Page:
In terms of implementing prototyping as part of a design thinking process with staff or students it is important to ensure that they don’t rush the process and come to premature conclusions. It is important that when implementing such a process that those new to the concept are told the ‘steps’ and what and why they are used. A great way of impressing this upon them is to get them to do the process rather than just telling them. An excellent resource to do this is the ‘marshmallow challenge’ shown by Tom Wujec in his Ted Talk.

Below are the materials needed followed by a video outlining the process.


It would be very interesting to have groups that has been told nothing compared to those who has had outlined the concept of many iterations and see the results of the two. The results presented by Wujec are compelling as to the importance of going through many iterations to get the best results. What is important here also is that this activity shows that design involves all of our senses with action being a part of the process.

  •  How might we use forms of critique to help respect the creative direction of a space design process, while bringing the design to what is emerging as a potentially better solution? How might we use such processes to bring more voices into the design process, without prejudicing the executive creative decisions made by school and learning designers?


Prototyping, as part of the design thinking process, involves critique. Referring back to Ron Berger’s video on ‘Austin’s Butterfly’, a number of aspects were important here as to the method’s employed in critiquing. First a growth mindset is useful where prototypes are never really finished. As Berger said regarding the first iteration, ‘it doesn’t look like the real butterfly, yet’. Second, a critique is specific and focuses on one aspect of quality at a time. Third, quality work is the goal where each iteration is an incremental improvement on the previous. Over many iterations the incremental improvement results in a major one. The critiquing from others allows the person or team to work at their ‘zone of proximal development’ resulting in them creating quality work that they otherwise would not have done. It is important that critiquing is respectful but critical involving a team that knows it is safe for their opinions to be heard and that the focus is on the prototype not the person. This brings many voices into the decision making process leading towards an improved prototype with each iteration and hopefully a better solution to whatever the issue to be solved is. It is up to the designer’s decision what feedback is taken on board or not allowing final decisions to be independent of, but hopefully taking into consideration, the voices of the group providing the feedback.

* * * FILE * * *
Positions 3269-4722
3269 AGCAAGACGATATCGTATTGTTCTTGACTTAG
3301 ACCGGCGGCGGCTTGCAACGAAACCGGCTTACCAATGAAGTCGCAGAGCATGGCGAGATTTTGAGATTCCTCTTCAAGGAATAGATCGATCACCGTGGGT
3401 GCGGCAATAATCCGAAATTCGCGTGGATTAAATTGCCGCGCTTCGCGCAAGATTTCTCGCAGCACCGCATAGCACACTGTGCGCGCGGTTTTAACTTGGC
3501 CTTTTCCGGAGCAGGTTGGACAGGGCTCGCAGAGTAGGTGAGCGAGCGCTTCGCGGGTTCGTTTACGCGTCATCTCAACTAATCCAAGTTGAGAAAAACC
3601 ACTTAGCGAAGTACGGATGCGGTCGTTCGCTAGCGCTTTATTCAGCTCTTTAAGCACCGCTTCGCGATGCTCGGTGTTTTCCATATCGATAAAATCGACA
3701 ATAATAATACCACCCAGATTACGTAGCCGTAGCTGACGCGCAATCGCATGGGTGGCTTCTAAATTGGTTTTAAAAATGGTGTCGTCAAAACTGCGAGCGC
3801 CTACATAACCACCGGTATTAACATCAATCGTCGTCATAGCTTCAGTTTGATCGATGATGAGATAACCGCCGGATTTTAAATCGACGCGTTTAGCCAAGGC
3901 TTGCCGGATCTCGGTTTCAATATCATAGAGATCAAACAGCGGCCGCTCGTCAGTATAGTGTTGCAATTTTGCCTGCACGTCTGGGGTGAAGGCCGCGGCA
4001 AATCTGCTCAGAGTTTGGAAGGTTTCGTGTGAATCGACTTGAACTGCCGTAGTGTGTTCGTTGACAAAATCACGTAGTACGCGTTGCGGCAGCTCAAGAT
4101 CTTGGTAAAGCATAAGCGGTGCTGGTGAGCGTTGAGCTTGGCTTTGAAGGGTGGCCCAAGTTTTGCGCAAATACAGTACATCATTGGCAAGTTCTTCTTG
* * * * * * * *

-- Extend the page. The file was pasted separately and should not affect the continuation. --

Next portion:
IDEO’s David Kelley on the Culture of Prototyping. (n.d.). Retrieved August 25, 2015.

Austin’s Butterfly: Building Excellence in Student Work – Models, Critique, and Descriptive Feedback. (2012.). Retrieved August 25, 2015, from

Dyson, J. (2011, August 4). No innovator’s dilemma here: in praise of failure. Retrieved from:

Heathcoat-amory, E. (2010, October 14). Scandal of Blair’s £31m flagship school: A leaking roof, broken designer toilets and a useless computer system. Retrieved August 25, 2015, from

Loftus, S. & Higgs, J. (2005). Reconceptualising problem-based learning in a Vygotskian framework. Research Institute for Professional Practice, Learning and Education.

Tiesler, G., & Oberdörster, M. (2008). Noise – A Stressor? Acoustic Ergonomics of Schools. Building Acoustics, 15(3), 249-261.

Treasure, J. (2012). Why architects need to use their ears, Retrieved from:

Walker, Brooks, & Baepler. (2011, December 15). Pedagogy and Space: Empirical Research on New Learning Environments. Retrieved August 25, 2015, from

Build a tower, build a team. (n.d.). Retrieved August 25, 2015, from

Canterbury Health District Board. (n.d.). Retrieved August 25, 2015, from

Curriculum development: St George’s School for Girls. (n.d.). Retrieved August 25, 2015, from

IDEO’s David Kelley on the Culture of Prototyping. (n.d.). Retrieved August 25, 2015, from

7.0 Education. (2014). Retrieved August 25, 2015, from